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Few major Haiti reconstruction projects have begun

Dieu Nalio Chery / AP

Workers stand at the construction site of homes being built for people displaced by the 2010 earthquake on the outskirts of Port-au-Prince, Haiti. As the hemisphere's poorest country marks the second anniversary of the earthquake that killed some 300,000 people, only about half of the $4.6 billion in promised aid has been spent, half a million people are still living in crowded camps and only four of the 10 largest projects funded by international donors have broken ground.

I guess any progress is welcome, but I wonder if these homes are built to withstand another earthquake.

AP reports: PORT-AU-PRINCE, Haiti — The billions of dollars in aid that flowed into Haiti after its shattering earthquake were meant to build a new nation with thriving farms, apparel factories, modern hospitals and paved roads in the countryside.

Ambitious plans call for $500 million to build 50 new grade schools, $200 million to give Port-au-Prince its first wastewater treatment plant, and $224 million to create an industrial park for 65,000 garment industry workers — all aimed at laying the groundwork for a new Haiti.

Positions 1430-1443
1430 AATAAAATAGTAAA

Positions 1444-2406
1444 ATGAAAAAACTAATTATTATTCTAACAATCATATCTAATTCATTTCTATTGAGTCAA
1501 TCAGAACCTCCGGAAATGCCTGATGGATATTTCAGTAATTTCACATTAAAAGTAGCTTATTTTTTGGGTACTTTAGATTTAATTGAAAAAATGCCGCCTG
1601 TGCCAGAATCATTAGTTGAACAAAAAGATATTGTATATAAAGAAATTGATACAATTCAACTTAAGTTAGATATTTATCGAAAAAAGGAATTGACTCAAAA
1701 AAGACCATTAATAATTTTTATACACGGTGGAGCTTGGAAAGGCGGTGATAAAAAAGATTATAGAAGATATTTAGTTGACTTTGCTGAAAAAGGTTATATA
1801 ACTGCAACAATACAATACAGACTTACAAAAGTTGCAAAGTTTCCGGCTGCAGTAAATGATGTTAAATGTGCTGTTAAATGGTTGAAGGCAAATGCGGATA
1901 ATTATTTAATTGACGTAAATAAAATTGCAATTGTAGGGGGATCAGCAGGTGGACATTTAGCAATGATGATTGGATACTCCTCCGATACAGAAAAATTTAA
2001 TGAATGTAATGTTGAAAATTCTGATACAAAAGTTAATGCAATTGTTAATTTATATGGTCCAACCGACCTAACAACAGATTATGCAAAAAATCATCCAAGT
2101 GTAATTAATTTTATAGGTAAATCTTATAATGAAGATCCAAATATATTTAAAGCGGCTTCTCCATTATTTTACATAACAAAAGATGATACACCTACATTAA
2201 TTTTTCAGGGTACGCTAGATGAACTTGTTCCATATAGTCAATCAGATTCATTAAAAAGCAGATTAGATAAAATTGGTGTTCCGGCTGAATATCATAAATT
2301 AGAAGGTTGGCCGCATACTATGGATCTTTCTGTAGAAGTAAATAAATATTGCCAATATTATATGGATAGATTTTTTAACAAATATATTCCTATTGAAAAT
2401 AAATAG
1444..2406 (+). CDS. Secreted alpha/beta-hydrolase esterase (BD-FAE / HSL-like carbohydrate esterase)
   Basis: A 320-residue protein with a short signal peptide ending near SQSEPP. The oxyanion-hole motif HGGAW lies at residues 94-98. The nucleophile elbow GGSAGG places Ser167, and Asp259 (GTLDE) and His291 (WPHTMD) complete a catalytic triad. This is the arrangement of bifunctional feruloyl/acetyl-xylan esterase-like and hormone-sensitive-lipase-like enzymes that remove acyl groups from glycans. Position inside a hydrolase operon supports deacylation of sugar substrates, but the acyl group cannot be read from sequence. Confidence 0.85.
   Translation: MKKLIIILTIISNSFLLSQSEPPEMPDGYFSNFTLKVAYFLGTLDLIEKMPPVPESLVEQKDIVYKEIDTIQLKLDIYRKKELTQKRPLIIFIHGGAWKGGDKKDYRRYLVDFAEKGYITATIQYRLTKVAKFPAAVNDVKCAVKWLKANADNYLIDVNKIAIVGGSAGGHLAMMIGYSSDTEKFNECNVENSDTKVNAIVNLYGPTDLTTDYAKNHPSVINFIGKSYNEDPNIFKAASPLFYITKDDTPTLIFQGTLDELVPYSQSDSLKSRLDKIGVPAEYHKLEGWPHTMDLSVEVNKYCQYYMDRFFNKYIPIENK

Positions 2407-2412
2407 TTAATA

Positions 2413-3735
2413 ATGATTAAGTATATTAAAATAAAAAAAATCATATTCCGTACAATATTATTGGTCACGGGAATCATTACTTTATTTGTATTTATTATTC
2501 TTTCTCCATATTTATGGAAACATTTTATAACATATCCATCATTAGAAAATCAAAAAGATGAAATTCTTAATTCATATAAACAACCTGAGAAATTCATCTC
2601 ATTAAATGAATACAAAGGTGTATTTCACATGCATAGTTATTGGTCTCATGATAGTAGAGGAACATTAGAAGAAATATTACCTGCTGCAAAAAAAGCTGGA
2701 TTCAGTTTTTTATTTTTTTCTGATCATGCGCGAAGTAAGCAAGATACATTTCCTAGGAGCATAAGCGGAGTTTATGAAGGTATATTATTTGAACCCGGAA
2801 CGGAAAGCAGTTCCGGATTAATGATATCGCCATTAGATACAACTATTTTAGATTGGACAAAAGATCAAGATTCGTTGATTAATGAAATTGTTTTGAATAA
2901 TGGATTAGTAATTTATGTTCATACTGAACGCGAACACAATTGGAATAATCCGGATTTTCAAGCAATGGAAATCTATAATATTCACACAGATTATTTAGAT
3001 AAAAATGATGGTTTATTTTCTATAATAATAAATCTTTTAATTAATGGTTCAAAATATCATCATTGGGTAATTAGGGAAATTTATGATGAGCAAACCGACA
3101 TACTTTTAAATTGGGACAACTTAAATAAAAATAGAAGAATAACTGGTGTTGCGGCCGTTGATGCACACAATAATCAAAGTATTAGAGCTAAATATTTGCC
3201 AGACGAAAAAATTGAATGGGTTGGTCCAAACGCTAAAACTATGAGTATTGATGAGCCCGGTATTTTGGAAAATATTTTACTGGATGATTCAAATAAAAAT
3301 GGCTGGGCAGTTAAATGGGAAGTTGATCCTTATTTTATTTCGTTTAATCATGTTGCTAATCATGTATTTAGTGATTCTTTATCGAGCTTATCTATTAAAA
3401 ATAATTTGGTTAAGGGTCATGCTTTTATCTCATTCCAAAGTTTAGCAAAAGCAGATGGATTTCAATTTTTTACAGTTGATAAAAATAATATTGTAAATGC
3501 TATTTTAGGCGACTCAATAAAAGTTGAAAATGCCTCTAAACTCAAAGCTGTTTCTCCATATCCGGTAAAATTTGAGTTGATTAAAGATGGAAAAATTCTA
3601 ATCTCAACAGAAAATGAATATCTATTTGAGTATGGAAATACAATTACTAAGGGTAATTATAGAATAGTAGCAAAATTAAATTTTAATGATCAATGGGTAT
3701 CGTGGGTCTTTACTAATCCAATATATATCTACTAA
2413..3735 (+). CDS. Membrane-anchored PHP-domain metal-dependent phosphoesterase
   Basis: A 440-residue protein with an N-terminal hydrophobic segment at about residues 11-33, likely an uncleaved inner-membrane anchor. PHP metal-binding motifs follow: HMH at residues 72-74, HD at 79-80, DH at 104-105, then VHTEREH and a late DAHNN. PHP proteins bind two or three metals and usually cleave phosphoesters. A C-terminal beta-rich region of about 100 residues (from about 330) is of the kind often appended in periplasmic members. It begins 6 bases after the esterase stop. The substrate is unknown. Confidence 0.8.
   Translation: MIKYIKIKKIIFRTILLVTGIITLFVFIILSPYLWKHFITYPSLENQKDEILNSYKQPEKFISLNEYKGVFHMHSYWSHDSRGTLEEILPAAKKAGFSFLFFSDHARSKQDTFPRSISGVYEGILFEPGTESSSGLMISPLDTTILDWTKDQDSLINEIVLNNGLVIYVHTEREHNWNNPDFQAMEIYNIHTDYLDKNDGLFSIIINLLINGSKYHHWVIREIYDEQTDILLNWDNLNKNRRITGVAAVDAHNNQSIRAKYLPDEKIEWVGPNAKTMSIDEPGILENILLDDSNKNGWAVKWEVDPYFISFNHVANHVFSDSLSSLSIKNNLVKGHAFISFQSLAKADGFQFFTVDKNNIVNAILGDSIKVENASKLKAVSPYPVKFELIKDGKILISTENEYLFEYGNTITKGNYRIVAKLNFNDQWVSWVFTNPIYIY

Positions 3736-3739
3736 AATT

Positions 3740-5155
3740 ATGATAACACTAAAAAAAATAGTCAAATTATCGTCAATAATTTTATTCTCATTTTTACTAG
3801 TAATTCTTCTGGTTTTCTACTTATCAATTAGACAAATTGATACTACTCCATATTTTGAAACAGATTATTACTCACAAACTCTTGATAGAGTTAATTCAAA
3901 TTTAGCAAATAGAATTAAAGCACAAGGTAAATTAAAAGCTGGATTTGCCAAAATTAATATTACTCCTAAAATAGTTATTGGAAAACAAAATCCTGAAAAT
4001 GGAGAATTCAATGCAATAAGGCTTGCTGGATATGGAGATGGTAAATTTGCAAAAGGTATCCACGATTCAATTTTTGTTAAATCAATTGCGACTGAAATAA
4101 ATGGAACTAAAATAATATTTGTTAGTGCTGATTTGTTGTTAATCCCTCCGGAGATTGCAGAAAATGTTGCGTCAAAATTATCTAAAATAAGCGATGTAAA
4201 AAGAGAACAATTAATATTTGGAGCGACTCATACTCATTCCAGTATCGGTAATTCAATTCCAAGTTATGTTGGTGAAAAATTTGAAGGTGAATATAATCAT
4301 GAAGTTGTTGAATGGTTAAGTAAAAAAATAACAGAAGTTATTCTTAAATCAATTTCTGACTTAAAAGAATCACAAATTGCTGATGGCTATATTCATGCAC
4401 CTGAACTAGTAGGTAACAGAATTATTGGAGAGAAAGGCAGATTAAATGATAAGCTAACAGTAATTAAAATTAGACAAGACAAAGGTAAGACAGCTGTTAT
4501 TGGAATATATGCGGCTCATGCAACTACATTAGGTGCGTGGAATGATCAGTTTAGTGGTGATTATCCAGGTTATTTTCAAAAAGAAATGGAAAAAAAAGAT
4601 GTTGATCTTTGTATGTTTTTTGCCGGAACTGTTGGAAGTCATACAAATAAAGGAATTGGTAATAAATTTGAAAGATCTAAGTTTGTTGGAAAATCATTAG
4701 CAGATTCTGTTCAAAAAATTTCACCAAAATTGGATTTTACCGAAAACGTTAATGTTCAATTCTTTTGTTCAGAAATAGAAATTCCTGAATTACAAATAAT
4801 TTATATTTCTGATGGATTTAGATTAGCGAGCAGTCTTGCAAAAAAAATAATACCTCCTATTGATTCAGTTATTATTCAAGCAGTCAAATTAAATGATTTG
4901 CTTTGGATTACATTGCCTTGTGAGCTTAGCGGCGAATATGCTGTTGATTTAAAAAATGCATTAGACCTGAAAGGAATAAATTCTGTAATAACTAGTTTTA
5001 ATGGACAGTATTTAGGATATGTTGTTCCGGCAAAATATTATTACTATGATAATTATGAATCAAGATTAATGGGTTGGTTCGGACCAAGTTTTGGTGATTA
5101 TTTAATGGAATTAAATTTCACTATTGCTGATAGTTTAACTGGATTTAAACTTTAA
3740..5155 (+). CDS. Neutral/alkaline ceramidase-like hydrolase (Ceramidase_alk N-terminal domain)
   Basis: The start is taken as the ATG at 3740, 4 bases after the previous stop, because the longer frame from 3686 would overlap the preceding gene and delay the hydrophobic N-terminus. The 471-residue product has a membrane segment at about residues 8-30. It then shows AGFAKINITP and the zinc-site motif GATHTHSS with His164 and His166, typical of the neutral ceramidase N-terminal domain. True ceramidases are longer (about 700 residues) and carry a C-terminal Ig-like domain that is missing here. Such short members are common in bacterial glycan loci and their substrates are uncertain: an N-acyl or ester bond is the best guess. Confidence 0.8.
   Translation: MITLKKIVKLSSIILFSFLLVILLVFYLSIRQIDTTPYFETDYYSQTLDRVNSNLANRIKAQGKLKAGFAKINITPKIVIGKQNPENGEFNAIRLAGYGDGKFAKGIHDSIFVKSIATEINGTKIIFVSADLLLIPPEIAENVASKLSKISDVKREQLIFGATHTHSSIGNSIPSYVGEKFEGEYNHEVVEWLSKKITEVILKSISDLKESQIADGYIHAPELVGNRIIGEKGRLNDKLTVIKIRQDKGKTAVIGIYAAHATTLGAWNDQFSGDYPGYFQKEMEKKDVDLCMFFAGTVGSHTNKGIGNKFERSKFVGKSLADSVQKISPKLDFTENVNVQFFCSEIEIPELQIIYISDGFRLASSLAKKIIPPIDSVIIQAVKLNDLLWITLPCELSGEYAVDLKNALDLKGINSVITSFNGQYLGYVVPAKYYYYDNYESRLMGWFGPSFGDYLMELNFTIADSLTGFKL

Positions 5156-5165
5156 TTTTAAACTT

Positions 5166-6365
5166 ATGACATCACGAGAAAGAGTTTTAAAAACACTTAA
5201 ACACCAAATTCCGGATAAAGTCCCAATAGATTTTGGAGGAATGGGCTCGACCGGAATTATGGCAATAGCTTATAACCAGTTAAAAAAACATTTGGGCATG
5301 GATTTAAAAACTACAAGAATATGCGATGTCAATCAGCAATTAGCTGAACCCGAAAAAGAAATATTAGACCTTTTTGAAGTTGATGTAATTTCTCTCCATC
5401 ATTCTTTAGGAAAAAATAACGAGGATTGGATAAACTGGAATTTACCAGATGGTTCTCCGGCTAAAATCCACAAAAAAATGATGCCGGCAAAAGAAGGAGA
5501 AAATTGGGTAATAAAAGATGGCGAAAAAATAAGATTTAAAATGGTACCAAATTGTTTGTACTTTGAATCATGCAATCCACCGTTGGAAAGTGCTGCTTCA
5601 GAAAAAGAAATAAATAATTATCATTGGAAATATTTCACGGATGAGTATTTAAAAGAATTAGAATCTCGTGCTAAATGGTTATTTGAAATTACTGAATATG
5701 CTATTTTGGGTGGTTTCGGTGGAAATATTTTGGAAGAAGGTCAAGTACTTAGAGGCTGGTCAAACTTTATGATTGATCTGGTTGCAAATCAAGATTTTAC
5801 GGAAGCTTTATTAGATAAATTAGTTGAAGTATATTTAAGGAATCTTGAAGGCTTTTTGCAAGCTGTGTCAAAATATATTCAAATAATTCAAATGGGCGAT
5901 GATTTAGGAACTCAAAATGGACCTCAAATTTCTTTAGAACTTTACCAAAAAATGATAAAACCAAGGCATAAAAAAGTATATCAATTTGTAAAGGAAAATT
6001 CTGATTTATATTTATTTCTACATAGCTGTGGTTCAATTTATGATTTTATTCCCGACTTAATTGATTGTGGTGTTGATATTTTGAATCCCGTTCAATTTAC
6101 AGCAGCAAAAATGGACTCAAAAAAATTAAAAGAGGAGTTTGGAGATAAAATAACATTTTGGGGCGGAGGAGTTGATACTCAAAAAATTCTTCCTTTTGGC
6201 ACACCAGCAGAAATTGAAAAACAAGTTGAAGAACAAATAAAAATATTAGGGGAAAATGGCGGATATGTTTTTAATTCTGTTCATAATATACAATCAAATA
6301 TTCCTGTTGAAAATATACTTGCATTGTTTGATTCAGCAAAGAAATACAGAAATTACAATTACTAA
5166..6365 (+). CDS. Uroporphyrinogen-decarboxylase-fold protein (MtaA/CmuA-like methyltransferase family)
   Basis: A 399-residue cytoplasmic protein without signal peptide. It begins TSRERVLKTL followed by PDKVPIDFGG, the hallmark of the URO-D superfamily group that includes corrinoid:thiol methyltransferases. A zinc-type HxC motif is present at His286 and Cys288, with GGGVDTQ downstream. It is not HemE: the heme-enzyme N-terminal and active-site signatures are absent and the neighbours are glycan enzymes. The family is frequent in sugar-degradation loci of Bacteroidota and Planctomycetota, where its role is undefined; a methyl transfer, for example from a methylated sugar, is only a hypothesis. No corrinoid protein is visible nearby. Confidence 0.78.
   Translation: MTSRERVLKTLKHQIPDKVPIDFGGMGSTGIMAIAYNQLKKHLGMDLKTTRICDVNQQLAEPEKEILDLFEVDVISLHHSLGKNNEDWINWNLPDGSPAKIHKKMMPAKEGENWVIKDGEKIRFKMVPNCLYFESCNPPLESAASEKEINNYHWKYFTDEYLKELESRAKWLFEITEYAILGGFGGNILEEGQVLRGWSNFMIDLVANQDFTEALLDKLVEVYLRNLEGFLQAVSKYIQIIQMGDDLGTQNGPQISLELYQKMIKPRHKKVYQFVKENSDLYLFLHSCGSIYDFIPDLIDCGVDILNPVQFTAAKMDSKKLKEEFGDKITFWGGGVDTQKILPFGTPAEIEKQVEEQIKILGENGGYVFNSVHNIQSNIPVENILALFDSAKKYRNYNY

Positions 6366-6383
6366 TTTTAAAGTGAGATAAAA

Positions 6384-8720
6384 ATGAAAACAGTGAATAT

But as the hemisphere's poorest country marks the second anniversary of the earthquake that killed some 300,000 people, only about half of the $4.6 billion in promised aid has been spent. Half a million people are still living in crowded camps. And only four of the 10 largest projects funded by international donors have broken ground.

Dieu Nalio Chery / AP

Jenry Del Rosario, 30, an electrician, checks electric cables on iron rods being used to build homes for people who were displaced by the 2010 earthquake on the outskirts of Port-au-Prince, Haiti.

Dieu Nalio Chery / AP

A woman sweeps the road near new homes being built for people displaced by the 2010 earthquake in Zoranje, Haiti.